In a different life, one in which popular meant straight and gay went unmentioned, I used to hang out at Denise's house, hanging out with her brother, and her wonderful, sweet family. They were cool but wonderful, like the Brady Bunch, had they been cool but wonderful. And Mexican. I loved their home; it existed in a place near where I lived, that didn't seem bigoted or self-conscious or conservative or caring about labels. We all partied, went to concerts, swam in the pool late at night, and, most of all, grooved to music. I've not been back in more than 20 years, but now Denise is a big-time singer, Bay Area adult, and, yeah, groovy chick. I thought it would be fun to ask Denise about that time and about now, in just five questions. If I'm off-key, well, she still makes me a bit nervous.
I fled California; you stayed. What do you love about your home state?
I love the Bay Area; more specifically, San Francisco, Berkeley and Oakland. I love the diversity of it and the bohemian vibe of it too. I lived in the Central Valley for a few years when I first took off to college and it just felt too "backwards" for me, or perhaps I should say too conservative. Once I started school in SF, I knew I had found my home. I love that the wine country is nearby, the mountains are nearby, the ocean is right here and more importantly, my family is nearby. There's a lot of great culture here too. Everything from artsy fartsy to very urban. I can go to a museum, a jazz concert, the symphony, a rock concert, see a friend perform at a dive club and see a friend's work at a small art gallery all in one month - or week!
I remember you bobbing to Led Zeppelin and The Who. Who are your musical influences now?
Oh yes, I think my blood is made up of music notes rather than hemoglobin. These days I've been listening to an eclectic internet station and have been exposed to many different groups that I otherwise would not have heard on terrestrial radio. I love Porcupine Tree (prog rock), Black Rebel Motorcycle Club (dirgy, shoe gazer type rock), Thievery Corporation (electronica), Iron and Wine (folk). Oh, and I cannot forget Radiohead.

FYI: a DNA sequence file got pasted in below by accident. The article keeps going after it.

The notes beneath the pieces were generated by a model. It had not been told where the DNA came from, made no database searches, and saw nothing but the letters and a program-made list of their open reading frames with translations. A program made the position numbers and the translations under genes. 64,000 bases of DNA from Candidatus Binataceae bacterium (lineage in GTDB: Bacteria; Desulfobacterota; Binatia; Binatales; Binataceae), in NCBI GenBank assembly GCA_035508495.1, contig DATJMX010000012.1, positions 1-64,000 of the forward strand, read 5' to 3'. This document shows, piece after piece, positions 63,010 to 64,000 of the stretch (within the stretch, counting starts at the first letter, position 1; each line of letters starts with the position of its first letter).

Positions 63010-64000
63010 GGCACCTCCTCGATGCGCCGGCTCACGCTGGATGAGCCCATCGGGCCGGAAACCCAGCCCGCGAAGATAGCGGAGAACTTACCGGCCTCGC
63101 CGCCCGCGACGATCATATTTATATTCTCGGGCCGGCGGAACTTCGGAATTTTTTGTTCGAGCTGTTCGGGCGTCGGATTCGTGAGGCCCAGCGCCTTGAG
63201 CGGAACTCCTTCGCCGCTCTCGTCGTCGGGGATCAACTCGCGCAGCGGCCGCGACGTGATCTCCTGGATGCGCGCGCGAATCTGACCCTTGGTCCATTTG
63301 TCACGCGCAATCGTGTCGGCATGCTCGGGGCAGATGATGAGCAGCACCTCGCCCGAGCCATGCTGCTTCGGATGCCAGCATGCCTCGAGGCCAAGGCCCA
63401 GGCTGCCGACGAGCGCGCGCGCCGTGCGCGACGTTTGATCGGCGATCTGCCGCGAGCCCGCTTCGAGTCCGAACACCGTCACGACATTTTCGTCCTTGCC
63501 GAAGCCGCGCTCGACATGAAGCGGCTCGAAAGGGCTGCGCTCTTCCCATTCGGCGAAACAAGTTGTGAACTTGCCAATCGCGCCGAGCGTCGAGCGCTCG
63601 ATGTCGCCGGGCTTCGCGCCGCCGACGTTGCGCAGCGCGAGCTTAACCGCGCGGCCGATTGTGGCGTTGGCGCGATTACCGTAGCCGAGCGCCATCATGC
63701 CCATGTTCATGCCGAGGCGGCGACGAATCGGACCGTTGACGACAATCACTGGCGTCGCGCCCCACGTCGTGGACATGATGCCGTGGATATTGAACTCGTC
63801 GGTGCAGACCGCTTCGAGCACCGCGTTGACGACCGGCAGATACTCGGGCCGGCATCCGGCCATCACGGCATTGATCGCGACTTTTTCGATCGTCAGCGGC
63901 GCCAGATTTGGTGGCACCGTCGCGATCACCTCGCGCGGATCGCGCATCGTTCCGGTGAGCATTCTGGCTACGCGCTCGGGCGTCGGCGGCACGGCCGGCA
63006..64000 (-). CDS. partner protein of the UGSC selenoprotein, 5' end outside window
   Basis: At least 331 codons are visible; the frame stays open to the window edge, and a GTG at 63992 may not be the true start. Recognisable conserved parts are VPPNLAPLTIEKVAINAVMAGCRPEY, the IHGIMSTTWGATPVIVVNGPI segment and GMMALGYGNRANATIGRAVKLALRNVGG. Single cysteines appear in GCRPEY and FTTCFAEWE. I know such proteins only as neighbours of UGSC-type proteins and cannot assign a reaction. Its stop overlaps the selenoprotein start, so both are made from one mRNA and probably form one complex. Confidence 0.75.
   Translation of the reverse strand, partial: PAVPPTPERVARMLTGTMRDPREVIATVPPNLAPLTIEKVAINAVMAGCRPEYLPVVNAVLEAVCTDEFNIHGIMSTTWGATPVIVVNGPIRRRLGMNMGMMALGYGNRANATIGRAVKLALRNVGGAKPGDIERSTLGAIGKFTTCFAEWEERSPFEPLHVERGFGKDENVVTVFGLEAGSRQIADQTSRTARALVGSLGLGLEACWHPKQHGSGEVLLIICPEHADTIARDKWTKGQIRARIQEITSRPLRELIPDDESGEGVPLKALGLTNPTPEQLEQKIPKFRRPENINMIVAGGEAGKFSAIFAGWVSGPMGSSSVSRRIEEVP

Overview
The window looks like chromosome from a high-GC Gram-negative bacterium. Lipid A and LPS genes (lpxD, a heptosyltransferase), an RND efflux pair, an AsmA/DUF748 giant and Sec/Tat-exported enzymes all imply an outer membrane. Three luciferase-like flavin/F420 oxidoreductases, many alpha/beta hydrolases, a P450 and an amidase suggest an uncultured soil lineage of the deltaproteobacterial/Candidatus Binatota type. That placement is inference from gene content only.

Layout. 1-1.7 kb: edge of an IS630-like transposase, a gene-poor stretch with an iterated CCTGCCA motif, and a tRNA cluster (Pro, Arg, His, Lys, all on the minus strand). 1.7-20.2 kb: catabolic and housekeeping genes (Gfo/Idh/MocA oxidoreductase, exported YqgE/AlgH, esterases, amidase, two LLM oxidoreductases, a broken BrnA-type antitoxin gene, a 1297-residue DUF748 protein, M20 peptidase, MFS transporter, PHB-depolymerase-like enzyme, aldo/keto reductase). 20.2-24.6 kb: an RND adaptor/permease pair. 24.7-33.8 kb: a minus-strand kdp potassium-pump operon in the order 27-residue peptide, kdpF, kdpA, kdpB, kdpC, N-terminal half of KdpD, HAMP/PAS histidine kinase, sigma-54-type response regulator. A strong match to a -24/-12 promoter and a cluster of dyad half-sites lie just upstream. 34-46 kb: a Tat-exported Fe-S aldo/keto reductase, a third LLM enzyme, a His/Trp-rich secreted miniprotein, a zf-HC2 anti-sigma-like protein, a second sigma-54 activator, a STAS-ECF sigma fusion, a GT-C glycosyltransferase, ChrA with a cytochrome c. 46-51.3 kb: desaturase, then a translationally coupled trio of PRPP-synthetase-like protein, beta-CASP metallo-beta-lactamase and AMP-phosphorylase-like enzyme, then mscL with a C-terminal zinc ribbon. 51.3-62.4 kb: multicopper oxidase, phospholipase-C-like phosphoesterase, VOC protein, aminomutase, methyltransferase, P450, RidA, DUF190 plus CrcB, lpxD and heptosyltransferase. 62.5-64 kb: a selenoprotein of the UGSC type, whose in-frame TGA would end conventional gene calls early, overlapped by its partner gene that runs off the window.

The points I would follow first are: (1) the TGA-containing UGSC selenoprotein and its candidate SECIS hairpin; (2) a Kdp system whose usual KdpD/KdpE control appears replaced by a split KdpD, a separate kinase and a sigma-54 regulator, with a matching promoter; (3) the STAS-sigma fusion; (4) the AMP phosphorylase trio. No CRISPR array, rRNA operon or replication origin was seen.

When did you start realizing you had a lot of gay friends?
I didn't think I had met my first gay friends until I started performing in musicals through community theater, which was during the mid 80's (my early 20's). But to be honest with you, I had no inkling that you were gay until I heard about you coming out at a much later date. And it also dawned on me many years later that a few guys I knew at De La Salle (high school) had to have been gay as well, but I just didn't have a "gaydar" back then. I now have many gay friends, both male and female.
What Song Best Represents Your Childhood?
Oh good lord, what song best represents my childhood? There simply isn't one. However, there is a band that truly represents my childhood, and I think you know who they are. THE BEATLES!!!!
If you could dedicated a song to Barack Obama, what would it be and why?
The song that first popped into my head was "What's Going On" by Marvin Gaye and then I started thinking about the entire album. The entire album should be considered as it is a concept album. Here we have a man who's communicating to us, not as a iconic pop star to his fans but as an equal asking us to stop and look around us. Look what we're doing to our environment, to our brothers and sisters, to each other. We need to stop destroying ourselves and each other and start loving and caring instead. Yes, that was a very 60's way of thinking, but I believe that President Obama is in his own way saying the same thing. He is very accessible, he doesn't put himself above us and he wants to have open communication with us. Both of these men seem to be very introspective and that is one of the things that I really like and appreciated about the President. He's very thoughtful and isn't a knee-jerk like some of our past presidents and many of our politicians.
Bonus, Back in Kansas (Kinda) Question
I haven't seen you or your family since we were all high-school age, and we were all hanging out and getting stoned and being teenagers in the suburbs. If you could dedicate a song to those times, what would it be?
The Cars: "Good Times Roll." I was originally going to pick a Zep song, but this popped into my head and it was perfect!
--as is she. Thanks, Denise. I miss those days. Let's have an encore someday.
To find out more about Denise, check out Denise Fraga. And make sure you leave her a big tip on me.
I'm in the book.